Oh the package!  Yes I got it, I had it go through a chain of people to find its way here and I finally got it this week.  I was SO HAPPY.  I ripped out the peanut and plugged it in immediately.  I needed a haircut desperately.

I began, it sounded a little funky, but I figured it'd be okay.  I started to buzz the front off but then after I got halfway accross, the peanut made a lot popping sounded, and smoke started coming from it.  The power difference exploded it.

I was crushed.

I've been waiting for that peanut for nearly 3 months.  And it explodes in the first 3 seconds.  And my haird was half chopped.

Anyway, I then proceded out of stubborness to cut my hair by myself with scissors.  It turned out alright.. haha


This week was completely different from all of my others.  Why? Because it was 추석!  In English, it's pronounced Choo Sohk... sort of.... that's close enough.   Anyway, 추석 is the Korean version of American Thanksgiving.  But it's a three day long holiday instead of just one.  It's a really big deal, no one would like it if we knocked on their door during the holiday and tried to preach the gospel to them.  So our mission president understood this issue and called off normal missionary work for the week.  Instead, we've just been training with our Zone every day in preperation for this next transfer.
Anyway, I don't have al the time in the world, I'm running short.  But just for a quick update:  the mission is going great!  The holiday was fun, but there's not really much new to report this week because we haven't been able to meet with anyone or find new people.  However, now that the holiday is over, work will begin again starting today.  The weather here is nice, the city is full of life, the ward members are great, everything's awesome in Korea!
Next week will be a lot more interesting, I promise.
Elder Graf

Monday, September 16, 2013

New Area!

First off, I told you the wrong area last week.  Well, I had the right area, I just spelled it wrong.  I said Chungju, and that's wrong.  If you googled Chungju, you saw a city that is really about an hour or so away from where I am.  I'm in CHEONGJU, but it's it's pronounced Chuhng Joo.  Yeahh, okay.  Just to clear that up.  I'm in Cheongju, not Chungju.

So - crazy week!  First, I found out that I'd be leaving Gunsan and going to Cheongju.  That was sad and exciting at the same time.  The rest of the week was spent saying goodbye to all of our investigators and members.  I loved all the people in Gunsan, it was really sad to say goodbye to all of them.  Also, I didn't tell a single one of them that I played the piano, but for some reason every single member had the natural instinct to ask me to play the piano for them when I visited their houses to say goodbye.  So I got to play the piano for the first time in 6 months, I'm pretty rusty.  But they all seemed to enjoy it.... I still don't know how they found out I could play... haha.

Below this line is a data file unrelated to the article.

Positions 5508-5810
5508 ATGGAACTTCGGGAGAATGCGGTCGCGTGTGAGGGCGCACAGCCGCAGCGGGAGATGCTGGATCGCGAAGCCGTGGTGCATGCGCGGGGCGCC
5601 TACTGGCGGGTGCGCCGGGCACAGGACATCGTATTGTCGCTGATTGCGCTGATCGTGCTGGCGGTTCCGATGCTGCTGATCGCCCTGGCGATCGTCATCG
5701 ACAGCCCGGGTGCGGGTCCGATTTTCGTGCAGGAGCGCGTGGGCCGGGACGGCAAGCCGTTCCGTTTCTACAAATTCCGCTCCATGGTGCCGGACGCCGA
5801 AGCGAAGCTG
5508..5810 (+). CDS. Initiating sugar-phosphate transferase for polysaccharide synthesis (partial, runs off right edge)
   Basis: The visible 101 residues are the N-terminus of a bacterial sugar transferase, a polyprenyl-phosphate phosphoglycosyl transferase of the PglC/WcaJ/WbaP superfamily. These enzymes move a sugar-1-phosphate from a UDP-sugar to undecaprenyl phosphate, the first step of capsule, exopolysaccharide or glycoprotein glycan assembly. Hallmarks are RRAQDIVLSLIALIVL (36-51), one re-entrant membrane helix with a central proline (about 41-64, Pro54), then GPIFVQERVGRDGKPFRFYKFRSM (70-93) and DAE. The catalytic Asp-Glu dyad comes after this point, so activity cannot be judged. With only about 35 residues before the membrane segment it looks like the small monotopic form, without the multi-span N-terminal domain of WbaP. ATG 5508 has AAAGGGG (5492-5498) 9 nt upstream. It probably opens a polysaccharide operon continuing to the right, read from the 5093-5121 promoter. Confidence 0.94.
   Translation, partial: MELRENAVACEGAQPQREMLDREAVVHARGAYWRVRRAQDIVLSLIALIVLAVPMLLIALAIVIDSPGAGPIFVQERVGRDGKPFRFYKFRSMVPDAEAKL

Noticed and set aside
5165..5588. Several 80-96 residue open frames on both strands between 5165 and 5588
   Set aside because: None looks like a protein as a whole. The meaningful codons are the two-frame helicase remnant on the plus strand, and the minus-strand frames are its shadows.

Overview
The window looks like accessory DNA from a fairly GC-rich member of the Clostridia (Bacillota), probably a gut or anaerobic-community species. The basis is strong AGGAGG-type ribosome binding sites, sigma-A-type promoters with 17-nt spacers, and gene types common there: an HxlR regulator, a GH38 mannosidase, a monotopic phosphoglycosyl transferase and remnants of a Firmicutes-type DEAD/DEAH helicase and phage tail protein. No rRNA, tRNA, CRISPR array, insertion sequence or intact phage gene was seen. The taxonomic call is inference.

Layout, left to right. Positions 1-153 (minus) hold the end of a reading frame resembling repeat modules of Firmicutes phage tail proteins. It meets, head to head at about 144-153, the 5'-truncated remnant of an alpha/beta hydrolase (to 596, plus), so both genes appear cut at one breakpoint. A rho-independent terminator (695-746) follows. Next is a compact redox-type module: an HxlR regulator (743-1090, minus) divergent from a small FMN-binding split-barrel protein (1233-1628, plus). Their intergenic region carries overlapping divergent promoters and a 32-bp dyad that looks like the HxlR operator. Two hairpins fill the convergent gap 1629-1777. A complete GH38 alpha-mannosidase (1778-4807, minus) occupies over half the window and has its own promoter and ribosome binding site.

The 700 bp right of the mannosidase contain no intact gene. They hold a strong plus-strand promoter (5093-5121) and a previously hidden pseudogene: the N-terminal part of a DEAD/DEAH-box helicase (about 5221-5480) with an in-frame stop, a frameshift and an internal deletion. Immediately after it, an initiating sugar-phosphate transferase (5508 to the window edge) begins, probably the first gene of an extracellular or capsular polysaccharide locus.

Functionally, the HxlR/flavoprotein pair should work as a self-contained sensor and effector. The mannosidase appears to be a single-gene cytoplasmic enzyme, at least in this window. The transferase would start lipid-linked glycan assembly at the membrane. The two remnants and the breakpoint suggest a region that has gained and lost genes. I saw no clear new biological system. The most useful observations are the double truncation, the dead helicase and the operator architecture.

So I packed my stuff (Mom, I don't know what I would do without the spacebags)  and said one final goodbye to the city that had literally become my home.  Off to Cheongju!

First:  It's huge!  It's no New York City of course, but it still is a big city with a lot of activity.  

Second:  The ward is massive!  The building here is a stake center, so that's a big upgrade from my last building and the ward has over 100 members.  That's crazy!  I don't know how I'm going to learn all of the people...   

Third:  Our apartment in incredible!!  It's so big, nice, and new.  Four missionaries live in it, but there's 2 bathrooms and 4 bedrooms so it isn't crowded at all.

And last:  There's sadly not that much going on.  Nothing at all.  The missionary here before me wasn't much of a worker, or missionary, for that matter.  So right now we don't really have any investigators.  There's just a list of names of people that haven't been contacted in about 4-5 months.  So.  There's a lot of work to do.  Hopefully we can turn this place upside down and turn it into a baptizing machine.

So there's my first few impressions of the area.  Basically, this area is exploding with potential, we just have to find out how to tap into that potential.  We got together as an area (there's six missionaries in this area along, 4 elders and 2 sisters) and talked about how we can really change the system here and make it into an effective area in the mission.  We have a ton of new ideas (especially about how we can use English class effectively) and can't wait to get started.

Anyway, I'm super excited to be here!!  Especially because I know everyone in this district, it's such a small world.  First, Elder Ward (my trainer) is in my district as my Zone Leader now.  It's awesome working with him again.  Then, Sister Jacklin (one of the sisters in my area) is really Chloe Jacklin from Lone Peak.  How awesome is that?  Haha, a year ago in class together, we would've never thought that we would be in KOREA, of all places, serving in the same area.  So we see each other practically every day.  Pretty funny.  And finally, the other day we had a meal appointment at a members house and the second I walked in the door, Jeong Uiyong (a member in the family) just bust out in perfect English "Wait! Graf.  Do you know Justin!?"

Haha what!?

I came all the way to Korea to get placed in one of the many wards here just to find out that Jeong Uiyong served his mission in Toronto almost two years ago and was in the same Zone as Justin for a long time.  What are the chances!?  I thing he probably went by Elder Jeong on his mission (pronounced Juhng).

So I feel pretty much at home here in my new area, it's pretty nice.  Just pretty funny that there's my trainer, someone from Lone Peak. and a connection with a family member back at home.

Anyway, I've got to go.  Wish me luck!  There's a lot of work to do!
Elder Graf